Every form of transport is fun
It’s hard to imagine getting from A to B being more fun than it is in Lapland and Ruka is no exception. Whether it be snowmobiling, husky sledding, reindeer sledding, snow shoeing or ice karting you are bound to enjoy zooming around in Ruka. Snowmobiles can be rented locally or you can head out on an organised tour with www.rukasafaris.fi/en; from a 30km night safari to find the northern lights to a full day safari to the Russian border, they have something to suit everyone; as well as snowshoeing trips and many more. 
Husky safaris are a little slower but even more adrenaline inducing in many ways, as you cannot simply let go of the accelerator to slow down. If you’d just like a taster session with the huskys then why not head over to www.lammintupa.fi/en which is a farm-cum-restaurant that started out as a simple coffee shop for cross country skiers and now caters to tourists wanting to drive teams of six dogs through stunning Narnia-esque scenery. You even get to interact with the dogs, including the new puppies when there are any. It’s an absolute bargain by north European standards at €25 per person. You can also enjoy reindeer rides for €10 per person and feed them buckets of moss afterwards.

Latitude over Altitude
Sitting at just over 450 metres above sea level Ruka is relatively low lying as far as ski resorts go. The advantage of this is that activities are not as strenuous as they would be at the higher altitudes of resorts in the Alps or Pyrenees. The other- HUGE- bonus is that there is a very real possibility of spotting the northern lights- see below.

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Aurora Boralis, for lazy people.
The northern lights reached the peak of their 11 year cycle last year and are now on a downward trajectory that means the most spectacular natural show on earth will be more and more difficult to spot until they peak again in 2025-2026. So you’d better get yourself to the arctic circle fast. We stayed at Ruka for 7 nights and were lucky enough to spot them from our hotel room on two nights. We didn’t even get out of bed on the second night, we just opened the curtains and watched them dance for 5 minutes before they faded away again.

The slopes
With 24 kilometres of piste accessible directly from your hotel doorstep, guaranteed snow, competitively priced lift passes and equipment hire, this is a great place to learn to ski or snowboard. The slopes are ridiculously quiet and there are virtually no queues, even on a weekend. Intermediates are well catered for and while it’s true that experts might find the slopes more limited, there are challenging enough facilities for events such as the Freestyle World Cup to be held here.

Off piste activities
There’s a massive variety of activities to enjoy off piste. Some of the more prominent examples are cross country skiing and snowshoeing which are world class. Everywhere you walk out of the village centre you will find parallel lines etched into the snow from Nordic skiers accompanied by the unique sound of them climbing the inclines. Give it a try, and you’ll be knackered in no time, thanking God that the altitude isn’t an issue.
If that’s not tiring enough for you then why not try ice climbing with www.outdoorpassion.fi whose office is located right on the main square. The ice wall is located just a ten minute hike from the office and the owner/guide Jussi is no less than a former fighter pilot from the Finnish air force. He has an unusually calming aura that had me climbing to 30 metres on my first run- and I am absolutely terrified of heights. He will teach you not only how to climb on ice but how to belay as well. All equipment, warm clothing, boots and crampons are included.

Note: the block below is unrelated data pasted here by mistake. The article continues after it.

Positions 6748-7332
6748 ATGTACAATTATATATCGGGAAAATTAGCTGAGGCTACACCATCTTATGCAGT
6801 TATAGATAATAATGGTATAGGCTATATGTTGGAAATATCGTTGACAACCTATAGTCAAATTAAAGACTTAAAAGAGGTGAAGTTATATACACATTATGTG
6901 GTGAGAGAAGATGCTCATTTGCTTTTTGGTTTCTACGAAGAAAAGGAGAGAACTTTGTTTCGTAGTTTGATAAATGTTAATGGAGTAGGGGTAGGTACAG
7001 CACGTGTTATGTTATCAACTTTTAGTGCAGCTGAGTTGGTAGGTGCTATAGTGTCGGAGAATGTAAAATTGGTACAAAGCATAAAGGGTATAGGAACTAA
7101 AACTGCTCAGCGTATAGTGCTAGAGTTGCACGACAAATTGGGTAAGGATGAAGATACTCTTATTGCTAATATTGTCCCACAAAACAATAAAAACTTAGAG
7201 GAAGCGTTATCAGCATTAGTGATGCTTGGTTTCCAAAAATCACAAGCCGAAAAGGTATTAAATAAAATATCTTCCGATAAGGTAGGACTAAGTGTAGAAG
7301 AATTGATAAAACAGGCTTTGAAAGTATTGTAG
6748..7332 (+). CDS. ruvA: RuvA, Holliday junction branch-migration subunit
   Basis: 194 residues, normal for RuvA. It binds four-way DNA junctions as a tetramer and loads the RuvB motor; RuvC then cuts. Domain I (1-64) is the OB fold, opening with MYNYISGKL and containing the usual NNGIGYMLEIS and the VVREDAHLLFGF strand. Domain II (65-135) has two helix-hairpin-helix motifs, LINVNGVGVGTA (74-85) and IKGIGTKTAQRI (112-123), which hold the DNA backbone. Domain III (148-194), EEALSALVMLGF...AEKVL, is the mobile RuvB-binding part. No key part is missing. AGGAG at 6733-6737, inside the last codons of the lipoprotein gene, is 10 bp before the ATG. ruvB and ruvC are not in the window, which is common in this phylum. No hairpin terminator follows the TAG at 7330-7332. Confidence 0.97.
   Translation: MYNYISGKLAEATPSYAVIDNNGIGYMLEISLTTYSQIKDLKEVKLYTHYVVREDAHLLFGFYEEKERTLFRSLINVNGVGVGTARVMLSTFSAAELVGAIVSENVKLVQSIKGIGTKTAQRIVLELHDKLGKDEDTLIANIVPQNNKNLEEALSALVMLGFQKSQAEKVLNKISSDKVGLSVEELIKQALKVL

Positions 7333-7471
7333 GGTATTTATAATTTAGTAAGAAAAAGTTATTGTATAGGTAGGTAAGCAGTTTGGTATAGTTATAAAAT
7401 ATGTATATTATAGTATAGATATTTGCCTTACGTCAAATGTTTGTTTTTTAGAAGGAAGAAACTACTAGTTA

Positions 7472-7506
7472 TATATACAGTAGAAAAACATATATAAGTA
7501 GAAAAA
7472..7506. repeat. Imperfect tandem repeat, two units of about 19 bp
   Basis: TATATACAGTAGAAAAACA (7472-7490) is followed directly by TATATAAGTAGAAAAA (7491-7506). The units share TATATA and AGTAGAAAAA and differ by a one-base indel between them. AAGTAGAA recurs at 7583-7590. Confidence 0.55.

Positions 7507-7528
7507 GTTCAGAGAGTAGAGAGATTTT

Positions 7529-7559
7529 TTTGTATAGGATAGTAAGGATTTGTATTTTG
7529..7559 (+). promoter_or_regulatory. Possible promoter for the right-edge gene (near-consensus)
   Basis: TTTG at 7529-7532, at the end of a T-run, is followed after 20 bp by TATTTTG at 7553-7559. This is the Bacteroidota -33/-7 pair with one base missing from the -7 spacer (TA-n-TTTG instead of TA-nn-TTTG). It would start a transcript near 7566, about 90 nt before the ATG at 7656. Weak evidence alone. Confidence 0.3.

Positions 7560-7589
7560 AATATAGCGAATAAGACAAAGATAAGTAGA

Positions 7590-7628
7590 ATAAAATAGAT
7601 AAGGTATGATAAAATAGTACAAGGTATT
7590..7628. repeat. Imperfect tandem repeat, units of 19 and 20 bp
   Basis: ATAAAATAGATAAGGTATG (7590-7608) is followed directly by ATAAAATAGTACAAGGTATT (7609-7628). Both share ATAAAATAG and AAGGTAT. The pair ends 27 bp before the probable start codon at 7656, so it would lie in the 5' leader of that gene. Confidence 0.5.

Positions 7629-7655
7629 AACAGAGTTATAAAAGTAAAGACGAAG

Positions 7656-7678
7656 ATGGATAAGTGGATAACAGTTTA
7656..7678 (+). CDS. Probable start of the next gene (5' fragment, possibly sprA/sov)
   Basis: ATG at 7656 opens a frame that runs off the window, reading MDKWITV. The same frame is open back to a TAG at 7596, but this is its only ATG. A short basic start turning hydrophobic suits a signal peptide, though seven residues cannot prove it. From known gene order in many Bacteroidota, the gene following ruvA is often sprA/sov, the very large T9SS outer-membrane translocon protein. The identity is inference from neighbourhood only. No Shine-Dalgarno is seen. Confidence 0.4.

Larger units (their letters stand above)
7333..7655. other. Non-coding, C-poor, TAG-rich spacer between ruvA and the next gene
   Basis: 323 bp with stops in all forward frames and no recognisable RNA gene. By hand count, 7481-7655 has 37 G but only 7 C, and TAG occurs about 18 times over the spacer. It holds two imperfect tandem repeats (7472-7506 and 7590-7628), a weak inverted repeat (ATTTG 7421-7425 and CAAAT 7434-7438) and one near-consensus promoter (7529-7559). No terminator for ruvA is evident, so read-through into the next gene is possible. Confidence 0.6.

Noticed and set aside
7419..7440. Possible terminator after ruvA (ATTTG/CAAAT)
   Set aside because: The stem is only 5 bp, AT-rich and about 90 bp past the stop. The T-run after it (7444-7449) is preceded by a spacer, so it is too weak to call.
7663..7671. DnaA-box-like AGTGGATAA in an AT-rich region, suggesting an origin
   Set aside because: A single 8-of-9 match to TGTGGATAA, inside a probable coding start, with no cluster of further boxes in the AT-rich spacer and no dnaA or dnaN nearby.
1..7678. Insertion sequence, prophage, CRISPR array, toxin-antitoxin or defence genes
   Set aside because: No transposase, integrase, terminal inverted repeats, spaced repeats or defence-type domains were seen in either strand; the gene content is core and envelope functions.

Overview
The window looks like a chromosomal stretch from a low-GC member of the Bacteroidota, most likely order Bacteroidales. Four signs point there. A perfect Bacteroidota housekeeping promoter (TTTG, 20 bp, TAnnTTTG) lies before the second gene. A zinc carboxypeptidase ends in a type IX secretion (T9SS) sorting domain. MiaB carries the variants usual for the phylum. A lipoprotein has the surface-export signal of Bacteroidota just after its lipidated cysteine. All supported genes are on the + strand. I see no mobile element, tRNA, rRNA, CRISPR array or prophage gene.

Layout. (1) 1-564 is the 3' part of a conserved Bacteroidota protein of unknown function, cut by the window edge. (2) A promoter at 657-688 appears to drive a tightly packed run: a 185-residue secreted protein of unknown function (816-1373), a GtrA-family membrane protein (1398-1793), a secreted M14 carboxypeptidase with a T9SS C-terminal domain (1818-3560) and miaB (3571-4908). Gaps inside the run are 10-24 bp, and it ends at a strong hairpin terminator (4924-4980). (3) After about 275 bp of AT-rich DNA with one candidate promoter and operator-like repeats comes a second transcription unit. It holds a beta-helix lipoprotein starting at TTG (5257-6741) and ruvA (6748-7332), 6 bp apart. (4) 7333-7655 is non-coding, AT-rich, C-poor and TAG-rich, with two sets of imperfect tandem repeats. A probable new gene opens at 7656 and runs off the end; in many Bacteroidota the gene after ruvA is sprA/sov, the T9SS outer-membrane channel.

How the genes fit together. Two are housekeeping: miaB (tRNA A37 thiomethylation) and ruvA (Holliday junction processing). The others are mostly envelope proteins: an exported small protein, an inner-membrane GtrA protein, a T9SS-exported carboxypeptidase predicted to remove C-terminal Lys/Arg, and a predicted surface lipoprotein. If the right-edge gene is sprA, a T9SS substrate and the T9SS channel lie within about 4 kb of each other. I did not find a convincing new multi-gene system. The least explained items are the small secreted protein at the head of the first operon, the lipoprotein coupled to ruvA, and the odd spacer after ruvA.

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You don’t have to be active to enjoy yourself
As mentioned previously, you don’t even have to leave your hotel room to see the northern lights- at least not if you’re staying at the Ski Inn’s Aurinkorinne Apartments anyway. You can simply enjoy the arctic scenery, take a leisurely reindeer ride, relax in your private sauna- they come as standard in all rooms- or upgrade and get a hot tub. There are plenty of bars and restaurants to enjoy and the prices are reasonable for this part of the world- Finland being cheaper than Scandinavia and competitive with most Alpine resorts.

It doesn’t ram Santa down your throat
Mention Lapland and one of the first things that springs to mind is Santa, which can be a little off-putting to travellers without children. Fortunately Ruka hasn’t sold its soul- yet- to Mr Claus and it is almost Santa free. That said, I did wander into one tour shop in the bowels of the tiny shopping mall and find a Santa tour at the bottom of the excursion list. 

Ridiculously short transfer times
Transfer times in most ski resorts are notoriously long- runways being difficult to build in the mountains. Not so at Ruka where the airport is a mere 25 minutes from nearby Kuusamo airport. Not only that but the airport is a far cry from the hustle and bustle of your average ski airport too- with only three parking places in the whole airport it’s never going to be the busiest of transits.

Getting there
By far the easiest way to get to Ruka is by travelling with www.crystalski.co.uk, indeed when we travelled the only flights on the arrivals and departures board were the TUI flights to and from London and Manchester. At the time of writing seven night holidays could be found for £326 per person, and deals to the twin resort of Pyhä for even less.

Where to stay
We stayed at the Ski Inn’s Aurinkorinne Apartments which included a kitchenette, a sauna and north facing rooms which meant we didn’t even have to get out of bed to watch the northern lights. The rooms also backed onto the ski lifts so we were able to ski in and out of our room.

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Words and pictures: Paul Wojnicki